"Men never do evil so completely and cheerfully as when they do it from religious conviction." ~ Blaise Pascal
Wal-Mart: Immoral Monster?
Some sheeple are up in arms again, this time over low retail prices on everyday goods. If one listens to their pleas, you will hear that Wal-Mart is an immoral monster and all of its stores should be run out of town on a rail yesterday, if not sooner. Lower prices, great selection, ready availability, pervasive presence, a state-of-the-art ordering, delivery, and payment system, and a no-questions-asked return policy are evil. They all have to go.
These are the same people who not only refuse to shop at Wal-Mart, they are proud to admit it and they advertise their ignorance every chance they get. There is nothing that pleases them more than shopping elsewhere, paying more for the privilege, and then lofting their noses into the air to adopt a holier-than-thou pose for the entire world to see.
Look at me! I'm a 'morally responsible citizen' who refuses to shop at Wal-Mart because (a) I am terminally ignorant, (b) I have no clue what a free market economy entails, (c) I am really just a closet fascist who can't wait for the State to jump in and 'solve' my perceived problem of 'unfair' competition by low-cost suppliers of labor like Taiwan, India, Mexico, Korea, and China.
If you listen to these people, we are all 'shopping ourselves out of jobs' by patronizing Wal-Mart. Woe is us, soon we will all be working for minimum wage ' another failed State 'solution' ' if it continues. Obviously, the solution is to boycott Wal-Mart!
Surely, by not taking advantage of what the free market has to offer we can somehow magically retain 'good local jobs' that are being eaten alive by foreign competition. Sure we can. And Britney Spears' New Year's resolution is to enter a convent and take a vow of chastity. What planet are these people from? Peggy Bundy said it best: 'Spend some time on Earth, lady!'
There is a very good reason why TV production ceased in the U.S. over 20 years ago: American companies could not make a profit producing them here. I have a good idea for these anti-Wal-Mart people: Why don't they all pool their money to restart TV production in the U.S. and see how far they get? By the time they comply with all of the State's inane rules, regulations, reporting requirements, and corporate taxes, an American-made TV will cost double the foreign-made one that you can purchase at Wal-Mart today, but who would buy it?
These people believe that they, as individuals in the extreme minority, can somehow slow the inevitable simply by spending more and saving less. What's wrong with this picture? Sounds just like the State to me. Instead of being rational ' like the vast majority of consumers ' they prefer to be irrational and they defend their decision out of ignorance.
Ludwig von Mises is rolling over in his grave. If these people had read his magnum opus, Human Action, they would understand how foolish they really are. They are taking action based on what they think to be in their best interest, even though it isn't, economically.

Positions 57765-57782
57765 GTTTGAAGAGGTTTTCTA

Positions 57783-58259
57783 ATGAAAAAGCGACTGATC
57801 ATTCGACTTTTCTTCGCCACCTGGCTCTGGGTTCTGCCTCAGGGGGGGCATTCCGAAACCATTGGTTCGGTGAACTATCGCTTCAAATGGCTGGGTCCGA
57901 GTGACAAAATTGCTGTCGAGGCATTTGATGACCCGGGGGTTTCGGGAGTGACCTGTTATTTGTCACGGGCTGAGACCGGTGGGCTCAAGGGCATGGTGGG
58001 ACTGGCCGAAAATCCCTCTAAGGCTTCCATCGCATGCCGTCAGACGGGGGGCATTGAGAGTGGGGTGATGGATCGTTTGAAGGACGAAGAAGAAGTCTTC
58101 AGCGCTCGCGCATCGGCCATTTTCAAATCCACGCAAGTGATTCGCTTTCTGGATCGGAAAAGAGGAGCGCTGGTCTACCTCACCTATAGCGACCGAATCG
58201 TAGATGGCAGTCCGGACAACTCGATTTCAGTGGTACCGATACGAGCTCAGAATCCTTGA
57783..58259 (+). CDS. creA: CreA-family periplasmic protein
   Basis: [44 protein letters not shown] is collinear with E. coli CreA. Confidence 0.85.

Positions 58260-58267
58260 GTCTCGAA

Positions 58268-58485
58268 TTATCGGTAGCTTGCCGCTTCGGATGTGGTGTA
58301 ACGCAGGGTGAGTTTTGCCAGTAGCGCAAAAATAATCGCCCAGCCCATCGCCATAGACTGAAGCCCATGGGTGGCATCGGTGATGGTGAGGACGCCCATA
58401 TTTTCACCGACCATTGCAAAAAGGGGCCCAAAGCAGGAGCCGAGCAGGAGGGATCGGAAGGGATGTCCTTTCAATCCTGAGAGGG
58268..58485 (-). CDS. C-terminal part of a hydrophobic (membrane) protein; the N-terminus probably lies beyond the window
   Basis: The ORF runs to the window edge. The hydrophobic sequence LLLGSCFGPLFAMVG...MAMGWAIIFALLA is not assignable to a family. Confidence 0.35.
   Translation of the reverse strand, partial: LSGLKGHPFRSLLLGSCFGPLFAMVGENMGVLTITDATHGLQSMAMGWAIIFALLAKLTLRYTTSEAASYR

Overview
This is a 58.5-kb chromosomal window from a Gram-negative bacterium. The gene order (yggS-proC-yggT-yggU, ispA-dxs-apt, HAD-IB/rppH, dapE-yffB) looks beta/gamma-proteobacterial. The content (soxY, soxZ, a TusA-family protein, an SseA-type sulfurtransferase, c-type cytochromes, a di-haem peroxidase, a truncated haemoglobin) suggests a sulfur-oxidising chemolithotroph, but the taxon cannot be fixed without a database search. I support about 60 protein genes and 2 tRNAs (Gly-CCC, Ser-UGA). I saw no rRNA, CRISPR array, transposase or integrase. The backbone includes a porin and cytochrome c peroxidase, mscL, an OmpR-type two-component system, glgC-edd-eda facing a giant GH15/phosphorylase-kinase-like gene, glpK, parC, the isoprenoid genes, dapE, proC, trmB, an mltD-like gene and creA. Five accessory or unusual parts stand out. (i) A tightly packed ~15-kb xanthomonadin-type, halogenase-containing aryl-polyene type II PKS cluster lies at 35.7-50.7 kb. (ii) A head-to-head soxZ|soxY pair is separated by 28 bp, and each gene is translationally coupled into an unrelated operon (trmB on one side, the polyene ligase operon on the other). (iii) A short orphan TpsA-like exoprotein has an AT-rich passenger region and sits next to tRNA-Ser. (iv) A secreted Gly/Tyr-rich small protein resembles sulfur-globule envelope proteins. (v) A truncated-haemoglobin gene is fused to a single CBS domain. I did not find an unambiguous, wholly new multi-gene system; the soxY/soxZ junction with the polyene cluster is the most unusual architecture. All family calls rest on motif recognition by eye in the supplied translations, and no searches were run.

Mises would say that while these people are behaving irrationally, they have every right to make any decision that they choose, including paying double if it makes them feel any better. Mises went to great lengths to point out that humans are often irrational and emotional, making personal decisions that make no sense whatsoever to anyone else.
Of course, just because these people may prefer to pay double for consumer goods in no way obligates any store to sell them at that price. If a viable mass market existed for consumer goods at double the Wal-Mart price, stores would be falling all over themselves to deliver. How many of them have you seen lately?
What these people fail to appreciate is that the pool of consumers, as a whole, is comprised of economically rational people, quite unlike their irrational selves. The fact that they choose not to shop at Wal-Mart makes no measurable difference in the global market. Buying the same item elsewhere at a higher price merely constitutes a one-time personal subsidy to a retailer that cannot compete in the free market, for the same item, from the same manufacturer.
Since irrational buyers are in the extreme minority, other retailers are doomed unless they learn how to compete. The free market is brutal in that regard, as it should be. Compete or die. Profits and lower prices are Good Things, but in the mass market, both are direct results of good management, low costs of production, and sufficient quality, not from irrationally paying extra for the privilege of subsidizing an uncompetitive retailer.
While their decisions to boycott Wal-Mart are freely made, they are not cost-free, and the argument they use to defend them is economically unsound. The direct cost of making this choice is the higher prices that they pay, thereby saving less. That foregone savings could be used for paying debts, investing, starting a business, building a nest egg, buying gifts, or raising their standard of living.
What do these people gain from their foolish decisions? Peace of mind, based on deluded thinking. They may 'feel' better, but they are fooling themselves, paying extra for the privilege, and incurring a substantial opportunity cost to boot.
IBM is among the latest to announce its intention to ship thousands of American jobs overseas, seeking lower labor costs. Good business move and inevitable. Compete or die. I can already hear the anti-Wal-Mart shoppers wailing.
The good news is that the more of them there are, the shorter the lines will be the next time I'm at Wal-Mart taking advantage of what the free market has to offer ' in spite of the many roadblocks placed in front of it by the State and its lackeys: the closet fascists who boycott Wal-Mart out of ignorance.